Korean soft power and the art of cultural diplomacy

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Korean soft power and the art of cultural diplomacy


Sun Seung-hye

In the era of soft power, with Korean dramas such as “The Descendants of the Sun” (2016), a military romance, stirring the hearts and minds of fans across Asia, Korea has a lot to look forward to with the appointment of Sun Seung-hye who, now as director of the Cultural Cooperation Division, vows to become the bond between culture and diplomacy.

Sun, 46, was appointed to the position under the Ministry of Foreign Affairs on March 14. Popular opinion has praised Sun’s appointment as she seems to be the best person for the job.

Since her appointment, Sun has been busy going back and forth between Sejong City, Chungcheon and Seoul, her hands glued to her laptop and she maintains regular correspondence with various affiliates.

“The collaboration between the Ministry of Foreign Affairs and the Ministry of Culture, Sports and Tourism, is almost like a piece of art,” said Sun. “To foster a creative collaboration between the two in times of cultural diplomacy, I’ll have to become a strong yet flexible mediator.”

Sun earned her bachelor’s degree in aesthetics from Seoul National University and her master’s degree from the University of Tokyo. Her graduate thesis concerned utopian imagery in East Asian paintings.

She began her career as an arts and science researcher with the National Museum of Korea and later worked as a curator for the Cleveland Museum of Art in the United States. She served as an assistant professor in Sunkyunkwan University’s Academy of East Asian Studies and was the head of the arts and science research department at the Seoul Museum of Art right before she transferred to the Ministry of Foreign Affairs.

Sun also boasts an international career portfolio. In October 2004, she played an active role in the International Council of Museums held in Seoul and in 2012 she paid an important contribution to the purchase of the Korean Legation Building located in Washington D.C.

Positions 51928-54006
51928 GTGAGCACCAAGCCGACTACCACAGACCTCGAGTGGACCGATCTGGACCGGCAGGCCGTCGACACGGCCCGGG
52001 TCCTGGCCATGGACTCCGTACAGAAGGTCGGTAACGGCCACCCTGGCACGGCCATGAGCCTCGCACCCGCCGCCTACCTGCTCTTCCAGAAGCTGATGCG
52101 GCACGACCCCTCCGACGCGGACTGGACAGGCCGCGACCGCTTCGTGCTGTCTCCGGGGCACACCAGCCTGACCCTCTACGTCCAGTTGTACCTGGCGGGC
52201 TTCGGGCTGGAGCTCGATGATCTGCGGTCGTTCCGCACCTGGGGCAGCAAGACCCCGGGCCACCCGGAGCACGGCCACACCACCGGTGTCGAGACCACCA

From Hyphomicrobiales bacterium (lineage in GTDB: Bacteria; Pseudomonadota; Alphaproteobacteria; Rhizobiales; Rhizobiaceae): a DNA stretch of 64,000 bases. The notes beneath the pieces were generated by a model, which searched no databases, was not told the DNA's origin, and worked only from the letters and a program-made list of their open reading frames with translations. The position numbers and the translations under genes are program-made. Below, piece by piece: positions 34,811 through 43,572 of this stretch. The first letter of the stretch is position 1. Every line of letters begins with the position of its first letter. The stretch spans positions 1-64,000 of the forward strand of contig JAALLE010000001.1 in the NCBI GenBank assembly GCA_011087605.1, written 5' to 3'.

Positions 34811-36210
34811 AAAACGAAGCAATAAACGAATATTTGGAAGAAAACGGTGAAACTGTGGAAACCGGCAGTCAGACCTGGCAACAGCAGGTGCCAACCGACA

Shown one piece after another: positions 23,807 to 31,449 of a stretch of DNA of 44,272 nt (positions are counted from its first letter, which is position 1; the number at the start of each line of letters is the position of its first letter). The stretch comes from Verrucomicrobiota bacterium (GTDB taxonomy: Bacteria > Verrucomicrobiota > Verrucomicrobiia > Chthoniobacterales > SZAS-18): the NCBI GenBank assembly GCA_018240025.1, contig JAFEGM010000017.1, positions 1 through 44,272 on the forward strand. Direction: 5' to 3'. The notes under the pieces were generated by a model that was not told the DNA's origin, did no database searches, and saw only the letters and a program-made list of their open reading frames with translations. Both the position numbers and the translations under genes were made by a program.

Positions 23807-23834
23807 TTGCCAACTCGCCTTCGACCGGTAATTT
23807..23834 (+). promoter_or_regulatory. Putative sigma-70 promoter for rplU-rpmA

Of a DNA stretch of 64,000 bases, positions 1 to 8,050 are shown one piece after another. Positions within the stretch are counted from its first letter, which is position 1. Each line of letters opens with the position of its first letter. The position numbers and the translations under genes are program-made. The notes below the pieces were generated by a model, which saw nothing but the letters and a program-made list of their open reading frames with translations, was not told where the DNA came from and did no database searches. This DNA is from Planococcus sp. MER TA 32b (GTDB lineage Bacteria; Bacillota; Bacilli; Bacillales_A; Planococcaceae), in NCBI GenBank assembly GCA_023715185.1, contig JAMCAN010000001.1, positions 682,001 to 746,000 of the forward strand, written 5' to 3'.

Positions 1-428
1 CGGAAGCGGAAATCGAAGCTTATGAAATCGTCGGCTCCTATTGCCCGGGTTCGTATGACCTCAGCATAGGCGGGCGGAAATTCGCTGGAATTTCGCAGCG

“If it wasn’t for her, we would have struggled,” said Kim Jong-kyu, the chairman of the National Trust for Cultural Heritage, who’s witnessed Sun’s remarkable performance in these two global events.

“The most interesting part of this job is that cultural diplomacy is conducted as a part of public diplomacy,” said Sun. “I was disappointed in the past to see cultural diplomacy go no further than cultural exchange. Now, however, it’s possible to see cultural diplomacy go further.” She adds, “Diplomats are artists who perform on the stage of international diplomacy. I can’t describe how happy I am to work with them.”

Sun pointed “mutual empathy” as the most appealing virtue of cultural diplomacy. It’s about being able to maximize self-actualization and the appreciation of one’s own culture by introducing it to friends of different cultural backgrounds, explained Sun.

“The cultural diplomacy I want to achieve resembles the Taeguk mark where yin and yang exist in harmony and there are no opposite extremes,” said Sun. “A diplomacy where nations can be combined into one big universe, regardless of difference in cultures or territories.”

BY JUNG JAE-SUK [shin.sooyeon@joongang.co.kr]
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